Multiple Doses with Americord's 5-Chamber Storage Bag
Traditionally, the standard receptacle for freezing cord blood has been a blood bag that had two compartments, each holding 80% and 20% of the total. The photo on the left shows a traditional 80/20 bag manufactured by Pall that is used by a number of public cord blood banks. The 2-chamber bag was acceptable when the primary application of cord blood stem cells was for cord blood transplants. Transplants call for high volumes of stem cells, so that, except for the smallest patients, it was desirable to use the entire stored unit at once. The 80/20 bag allowed for a maximum of two doses.
Since 2005, cord blood has been used for regenerative medicine therapies of conditions like cerebral palsy1, other brain injuries at birth2, and more recently autism spectrum disorder3. Nowadays, the overwhelming majority of parents that consider using their privately stored cord blood for therapy are seeking a regenerative medicine therapy. It has become desirable to be able to give the patient multiple doses of cord blood stem cells.
Scientific research to improve stem cell transplants is also pushing cord blood banks towards storage with the option for multiple doses. There are now several competing methods to “expand” the stem cell count of a cord blood unit prior to therapy4. This makes it possible to give a cord blood transplant with a smaller starting stem cell count, or to give multiple therapies from a single cord blood unit.
Americord Registry, a fast-growing family bank located in New York, offers consumers storage of cord blood, cord tissue, and placental tissue. Americord is committed to keeping up with medical science to bring clients the most beneficial products for their families. As the technology surrounding cord blood banking continues to improve, we continue to innovate to find new ways to support the ongoing possible treatments.
As a result, we have switched our freezing bag to a five-compartment bag manufactured by Pall. In the Pall 5-chamber bag, visible in the photo on the left, each compartment holds 20% of the total volume. Parents storing cord blood today with Americord have the option in the future to use individual compartments - meaning up to five doses – for cord blood stem cell therapies. The option of multiple therapies from a single cord blood collection is now in reach for our clients.
Five-chamber bags can offer the opportunity for multiple infusions. The first regenerative medicine therapies to receive market approval in multiple countries were based on clinical trials that employed multiple infusions5.
When Duke University published their first report on the use of cord blood to treat cerebral palsy, 184 children received 198 infusions of autologous cord blood1. In other words, only 14 of the children were able to receive a repeat infusion. Americord’s use of a five-chamber bag for umbilical cord blood storage would change this paradigm, allowing treating physicians the flexibility to offer multiple infusions.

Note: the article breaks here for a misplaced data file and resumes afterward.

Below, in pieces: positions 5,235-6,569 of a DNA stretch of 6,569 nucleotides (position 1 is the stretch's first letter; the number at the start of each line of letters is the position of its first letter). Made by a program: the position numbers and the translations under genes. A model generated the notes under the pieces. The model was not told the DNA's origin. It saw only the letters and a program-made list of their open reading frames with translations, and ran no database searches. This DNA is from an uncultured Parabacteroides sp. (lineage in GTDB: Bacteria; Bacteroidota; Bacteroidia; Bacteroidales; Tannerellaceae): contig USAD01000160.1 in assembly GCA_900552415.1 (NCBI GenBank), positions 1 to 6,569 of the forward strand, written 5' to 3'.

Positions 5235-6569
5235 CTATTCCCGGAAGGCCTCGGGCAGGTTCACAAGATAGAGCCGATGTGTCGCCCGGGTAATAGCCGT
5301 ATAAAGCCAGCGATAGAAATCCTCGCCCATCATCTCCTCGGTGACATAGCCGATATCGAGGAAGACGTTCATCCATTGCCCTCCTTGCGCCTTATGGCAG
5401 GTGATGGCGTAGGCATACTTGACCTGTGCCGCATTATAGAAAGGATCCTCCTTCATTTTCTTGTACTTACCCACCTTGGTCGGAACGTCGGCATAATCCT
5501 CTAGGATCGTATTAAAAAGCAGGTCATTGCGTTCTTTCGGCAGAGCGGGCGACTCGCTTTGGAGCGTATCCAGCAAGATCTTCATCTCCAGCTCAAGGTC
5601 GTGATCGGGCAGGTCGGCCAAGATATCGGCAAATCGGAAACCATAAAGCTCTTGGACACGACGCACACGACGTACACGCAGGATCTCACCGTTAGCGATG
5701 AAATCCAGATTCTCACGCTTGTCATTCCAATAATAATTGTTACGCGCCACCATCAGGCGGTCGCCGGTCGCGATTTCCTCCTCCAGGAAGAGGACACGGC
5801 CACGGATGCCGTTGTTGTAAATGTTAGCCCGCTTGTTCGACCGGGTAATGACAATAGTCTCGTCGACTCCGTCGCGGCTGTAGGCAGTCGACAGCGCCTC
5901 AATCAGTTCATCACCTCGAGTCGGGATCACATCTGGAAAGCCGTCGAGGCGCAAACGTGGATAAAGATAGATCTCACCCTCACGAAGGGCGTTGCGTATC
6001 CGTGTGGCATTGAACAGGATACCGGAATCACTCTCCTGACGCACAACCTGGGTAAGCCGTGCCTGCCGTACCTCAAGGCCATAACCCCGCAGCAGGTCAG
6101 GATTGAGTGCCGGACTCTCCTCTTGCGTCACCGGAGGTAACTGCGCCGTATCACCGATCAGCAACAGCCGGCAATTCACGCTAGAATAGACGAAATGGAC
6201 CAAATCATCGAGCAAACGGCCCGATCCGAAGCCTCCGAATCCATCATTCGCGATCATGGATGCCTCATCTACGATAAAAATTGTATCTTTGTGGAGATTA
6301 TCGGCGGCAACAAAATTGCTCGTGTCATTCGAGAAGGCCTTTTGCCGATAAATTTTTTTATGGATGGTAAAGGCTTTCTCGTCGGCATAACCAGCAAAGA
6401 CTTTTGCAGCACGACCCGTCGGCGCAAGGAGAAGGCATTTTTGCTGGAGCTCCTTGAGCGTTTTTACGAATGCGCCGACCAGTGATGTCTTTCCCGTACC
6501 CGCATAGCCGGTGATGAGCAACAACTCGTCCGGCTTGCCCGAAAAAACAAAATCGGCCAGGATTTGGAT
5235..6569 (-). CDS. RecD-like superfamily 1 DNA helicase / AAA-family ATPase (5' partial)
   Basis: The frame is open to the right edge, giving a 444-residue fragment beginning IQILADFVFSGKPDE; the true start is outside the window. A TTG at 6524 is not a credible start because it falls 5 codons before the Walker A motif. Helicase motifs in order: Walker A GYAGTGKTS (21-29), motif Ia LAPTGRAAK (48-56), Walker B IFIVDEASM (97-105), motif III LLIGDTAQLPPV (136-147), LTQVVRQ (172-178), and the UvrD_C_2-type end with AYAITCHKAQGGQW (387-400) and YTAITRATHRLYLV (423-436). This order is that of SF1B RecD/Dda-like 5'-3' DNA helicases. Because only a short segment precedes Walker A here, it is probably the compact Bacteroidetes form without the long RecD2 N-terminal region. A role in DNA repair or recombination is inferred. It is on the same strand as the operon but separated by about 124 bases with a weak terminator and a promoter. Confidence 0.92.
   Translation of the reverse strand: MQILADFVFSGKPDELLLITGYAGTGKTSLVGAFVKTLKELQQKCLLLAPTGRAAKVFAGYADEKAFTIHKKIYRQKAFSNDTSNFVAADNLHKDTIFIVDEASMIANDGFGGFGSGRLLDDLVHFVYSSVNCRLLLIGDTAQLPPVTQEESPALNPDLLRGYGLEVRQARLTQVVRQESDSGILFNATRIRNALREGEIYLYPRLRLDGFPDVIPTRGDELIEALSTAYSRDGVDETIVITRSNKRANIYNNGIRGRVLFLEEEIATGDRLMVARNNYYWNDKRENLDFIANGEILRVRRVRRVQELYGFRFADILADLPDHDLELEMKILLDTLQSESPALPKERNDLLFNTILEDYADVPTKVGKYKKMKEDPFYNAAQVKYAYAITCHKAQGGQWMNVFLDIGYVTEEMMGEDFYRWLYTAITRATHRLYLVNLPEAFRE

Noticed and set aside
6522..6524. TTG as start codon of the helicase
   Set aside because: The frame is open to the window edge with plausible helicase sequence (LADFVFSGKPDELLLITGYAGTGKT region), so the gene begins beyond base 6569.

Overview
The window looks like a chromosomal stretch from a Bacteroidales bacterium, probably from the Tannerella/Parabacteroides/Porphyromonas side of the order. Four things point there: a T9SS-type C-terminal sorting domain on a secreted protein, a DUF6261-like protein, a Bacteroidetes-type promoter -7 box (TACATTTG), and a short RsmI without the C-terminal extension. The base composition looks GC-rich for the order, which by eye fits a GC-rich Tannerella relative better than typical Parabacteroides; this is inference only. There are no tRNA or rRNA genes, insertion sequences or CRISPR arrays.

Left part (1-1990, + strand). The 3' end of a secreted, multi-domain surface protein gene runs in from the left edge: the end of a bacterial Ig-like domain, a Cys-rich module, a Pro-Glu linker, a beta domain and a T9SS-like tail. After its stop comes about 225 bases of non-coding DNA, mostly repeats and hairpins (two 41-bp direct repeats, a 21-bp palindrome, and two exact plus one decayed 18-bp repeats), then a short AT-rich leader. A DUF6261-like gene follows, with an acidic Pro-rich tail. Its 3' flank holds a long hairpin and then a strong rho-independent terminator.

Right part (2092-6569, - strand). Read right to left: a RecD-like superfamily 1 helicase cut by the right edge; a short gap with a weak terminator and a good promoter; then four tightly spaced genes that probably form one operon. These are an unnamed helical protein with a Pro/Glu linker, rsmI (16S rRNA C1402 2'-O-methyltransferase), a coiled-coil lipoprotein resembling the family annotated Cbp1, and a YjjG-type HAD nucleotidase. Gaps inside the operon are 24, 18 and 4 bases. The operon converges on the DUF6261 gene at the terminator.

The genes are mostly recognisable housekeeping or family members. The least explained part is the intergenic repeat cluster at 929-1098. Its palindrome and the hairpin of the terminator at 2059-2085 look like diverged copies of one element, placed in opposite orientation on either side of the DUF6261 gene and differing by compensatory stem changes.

Expanded cord blood is being used in clinical trials to increase the cell dose for cord blood transplants. The higher the number of stem cells, the faster the patient will experience engraftment to replenish their immune system. As a result, the patients recover sooner when compared to conventional methods. Studies have reported successful results with expanded cord blood for hematologic malignancies6, for inherited metabolic disorders7, and a recruiting trial is testing expanded cord blood on multiple myeloma8.
Given the mounting and promising results of clinical trials, we believe that storing cord blood in a multiple chamber bag is a necessary update. This can only benefit those who elect to store their cord blood by providing options for their family’s medical treatments in the future. Americord is committed to providing products that improve lives, and continuing to seek options that are in the best interest of our clients and their families.
- Sun J, Allison J, McLaughlin C, Sledge L, Waters‐Pick B, Wease S, Kurtzberg J. Differences in quality between privately and publicly banked umbilical cord blood units: a pilot study of autologous cord blood infusion in children with acquired neurologic disorders. Transfusion 2010; 50(9):1980-1987.
- Cotten CM, Murtha AP, Goldberg RN, Grotegut CA, Smith PB, Goldstein RF, Fisher KA, Gustafson KE, Waters-Pick B, Swamy GK, Rattray B, Tan S, Kurtzberg J. Feasibility of Autologous Cord Blood Cells for Infants with Hypoxic-Ischemic Encephalopathy. Pediatrics 2014; 164(5):973-979.e1
- Dawson G, Sun JM, Davlantis K, Murias M, Franz L, Troy J, Simmons R, Sabatos-DeVito M, Durham R, Kurtzberg J. Autologous Cord Blood Infusions Are Safe and Feasible in Young Children with Autism Spectrum Disorder: Results of a Single‐Center Phase I Open‐Label Trial. Stem Cells Translational Medicine 2017; 6(5):1332-1339.
- Verter F, Bersenev A., Silva Couto P. Clinical Trials of Expanded Cord Blood. May 2018; Parent's Guide to Cord Blood Newsletter
- Galipeau J & Sensébé L. Mesenchymal Stromal Cells: Clinical Challenges and Therapeutic Opportunities. Cell Stem Cell 2018; 22(6):824-833.
- Horwitz ME, Chao NJ, Rizzieri DA, Long GD, Sullivan KM, Gasparetto C, Chute JP, Morris A, McDonald C, Waters-Pick B, Stiff P, Wease S, Peled A, Snyder D, Galamidi Cohen E, Shoham H, Landau E, Friend E, Peleg I, Aschengrau D, Yackoubov D, Kurtzberg J, Peled T. Umbilical cord blood expansion with nicotinamide provides long-term multilineage engraftment. J. Clinical Investigation 2014; 124(7):3121–3128.
- Orchard PJ, Raffel GD, Condon CEH, Monaghan CA, Braun JA, Shanley R, Lund TC, Gupta A, Boitano AE, Cooke MP, Davis Jr. JC, Wagner JE. Robust Engraftment with Mgta-456, a CD34+ Expanded Cell Therapy Product in Patients with Inherited Metabolic Disorders (IMD): Preliminary Phase 2 Trial Results. Biol. Blood Marrow Transplantation 2019; 25(3):S91-S92
- ClinicalTrials.gov NCT03441958